Pre-war strip cards can often be unattractive, a bit difficult to understand, and, well, just a little strange in general. All of those traits apply to the 1928 W565 strip card set. Here’s a closer look at this unique issue from the 1920s.
About the W565 strip card set
Believed to have been printed in 1928, there’s no doubt that the W565 strip card set is a little on the unique side — even compared to other strip issues. The cards, for the most part, have a playing card design. That is similar to some others, like the W560 strip cards, for example. However, a few cards in the set don’t follow that design. More on that in a bit.
Exactly how many cards are in the set seems to be a point of debate. Some sources mention there are a total of 50 cards in it while others say 100. Others, such as Old Cardboard, believe there are at least 75 confirmed. We can safely say there are, at the very least, 50. Uncut sheets are known to exist demonstrate that, with one 25-card sheet of red ink cards (hearts and diamonds) and one 25-card sheet of black-ink cards (clubs and spades).
Regardless of how many cards there are, the set is largely a non-sports one, comprised of many actors and actresses. But the set has its share of baseball players and boxers, too, and those are really the keys. The baseball players are among a handful of cards that do not have a playing card design. No reason for that, however, is known.
The aesthetics on the strip cards are not particularly attractive. Each card is monotone in color, printed either red or black. Further, pictures of the subjects are inside of the shape of their suit. For example, subjects on the diamond cards are pictured inside of a diamond border. Subjects on hearts, clubs, and spades are pictured inside of shapes with those borders. The pictures are often poor ones and, to some degree of annoyance, the font size for the subject names varies. Some have more of a standard type of print while others are typewritten. Others, still, are handwritten. Even the way the names are presented is not uniform as some have full names with others having only last names.
All backs of the cards are blank and have dark blue backs.
The W565 Athletes
Without a doubt, the baseball players and boxers are the highlights of the W565 strip card set. Some non-sports subjects, such as Charlie Chaplin, command interest. But the real value of this set is in the sports cards. And in those baseball and boxing subsets, the baseball cards are the ones that attract most collectors.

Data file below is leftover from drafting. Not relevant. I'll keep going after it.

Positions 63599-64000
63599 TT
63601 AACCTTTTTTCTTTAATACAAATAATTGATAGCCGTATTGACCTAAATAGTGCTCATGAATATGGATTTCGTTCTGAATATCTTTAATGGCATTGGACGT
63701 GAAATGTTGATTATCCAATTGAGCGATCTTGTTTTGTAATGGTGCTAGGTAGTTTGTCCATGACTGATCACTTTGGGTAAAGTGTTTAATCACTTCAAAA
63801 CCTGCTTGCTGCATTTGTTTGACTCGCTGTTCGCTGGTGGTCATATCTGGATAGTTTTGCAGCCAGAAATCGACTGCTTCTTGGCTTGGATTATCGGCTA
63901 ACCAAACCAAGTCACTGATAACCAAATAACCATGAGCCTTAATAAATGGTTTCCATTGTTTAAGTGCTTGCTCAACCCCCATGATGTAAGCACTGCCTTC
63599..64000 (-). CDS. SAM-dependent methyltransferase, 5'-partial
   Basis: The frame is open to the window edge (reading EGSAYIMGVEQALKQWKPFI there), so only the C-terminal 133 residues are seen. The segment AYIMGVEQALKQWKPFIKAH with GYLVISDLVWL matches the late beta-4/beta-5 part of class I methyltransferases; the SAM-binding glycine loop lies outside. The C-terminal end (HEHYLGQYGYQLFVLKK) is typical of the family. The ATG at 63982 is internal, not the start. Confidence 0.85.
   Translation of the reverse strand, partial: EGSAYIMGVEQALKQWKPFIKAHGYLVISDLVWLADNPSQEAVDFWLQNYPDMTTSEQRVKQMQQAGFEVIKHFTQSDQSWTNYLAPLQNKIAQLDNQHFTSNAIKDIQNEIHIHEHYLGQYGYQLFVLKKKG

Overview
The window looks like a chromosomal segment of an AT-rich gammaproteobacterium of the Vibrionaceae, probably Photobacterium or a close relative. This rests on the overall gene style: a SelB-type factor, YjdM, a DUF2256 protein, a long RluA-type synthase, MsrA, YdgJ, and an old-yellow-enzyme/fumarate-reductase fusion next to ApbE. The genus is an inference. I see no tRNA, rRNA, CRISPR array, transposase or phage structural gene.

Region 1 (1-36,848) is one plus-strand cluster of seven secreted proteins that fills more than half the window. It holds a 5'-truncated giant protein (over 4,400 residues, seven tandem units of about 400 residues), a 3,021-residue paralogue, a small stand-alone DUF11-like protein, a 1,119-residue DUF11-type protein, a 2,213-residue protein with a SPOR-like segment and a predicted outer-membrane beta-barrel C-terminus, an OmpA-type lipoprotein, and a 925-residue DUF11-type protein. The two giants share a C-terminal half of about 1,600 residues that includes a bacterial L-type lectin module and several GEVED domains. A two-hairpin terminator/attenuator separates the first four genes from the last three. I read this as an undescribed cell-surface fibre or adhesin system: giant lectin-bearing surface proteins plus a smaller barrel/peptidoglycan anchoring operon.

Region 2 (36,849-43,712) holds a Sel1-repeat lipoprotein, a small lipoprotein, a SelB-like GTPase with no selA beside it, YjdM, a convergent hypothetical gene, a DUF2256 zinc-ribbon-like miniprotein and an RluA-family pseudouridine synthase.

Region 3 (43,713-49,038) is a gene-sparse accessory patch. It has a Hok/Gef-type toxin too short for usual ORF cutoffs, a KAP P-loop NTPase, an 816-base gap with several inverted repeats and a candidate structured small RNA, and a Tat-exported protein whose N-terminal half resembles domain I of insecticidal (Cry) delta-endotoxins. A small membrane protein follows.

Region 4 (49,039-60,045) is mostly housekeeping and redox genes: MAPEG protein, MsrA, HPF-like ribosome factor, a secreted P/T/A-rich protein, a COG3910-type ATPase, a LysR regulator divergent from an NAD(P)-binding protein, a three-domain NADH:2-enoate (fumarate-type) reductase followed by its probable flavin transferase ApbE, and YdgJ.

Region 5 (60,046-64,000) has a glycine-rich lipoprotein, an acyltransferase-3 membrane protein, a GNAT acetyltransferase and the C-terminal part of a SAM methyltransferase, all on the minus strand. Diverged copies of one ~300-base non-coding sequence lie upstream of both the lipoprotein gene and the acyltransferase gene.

The four baseball players included are all Hall of Famers — Lou Gehrig, Al Simmons, Harry Heilmann, and Tony Lazzeri. Gehrig, of course, commands the most attention. Three of the four baseball cards are on red sheets and the lone exception is Heilmann, who is on black.
The popularity of boxing in the 1920s was far greater than it is today. That helps to explain the reason that more boxers are actually featured in the set than baseball players. In all, five boxers are included, though the names are not quite as imposing as they could be. Boxers in the set include Benny Leonard, Young Stribling, Izzy Schwartz, Al Singer, and Ace Hudkins. Jack Dempsey, one of the primary boxing stars of the 1920s had ended his career in 1927. Similarly, Gene Tunney’s career ended in 1928. On the surface, that seems as if it could have been the reason for their absences. But Leonard is featured in the set and he had retired in 1925 (before making a comeback in the early 1930s).
In general, there are nine accepted athletes in the W565 strip card set but a tenth could include actor Reginald Denny. Denny is called a “Universal Star” on his card but he was an amateur boxing champion and also an aviator. Denny, in fact, is actually pictured as an aviator on his card.
W565 Strip Card Prices
Cards in this set are relatively inexpensive. Common non-sports subjects can be bought for as little as a few bucks. Even the sports figures are not too pricey. The cards aren’t overly common but when available, the boxers often start in the $5-$10 range.
The baseball cards are the most valuable but, with the exception of Gehrig, all three of the others can be found in the $50-$100 range. Gehrig’s card is the priciest. His can usually be found starting at a few hundred dollars but high-grade Gehrig’s can be significantly more. A PSA 9, for example, recently sold for more than $2,000 on eBay. You can see what’s currently for sale and auction here.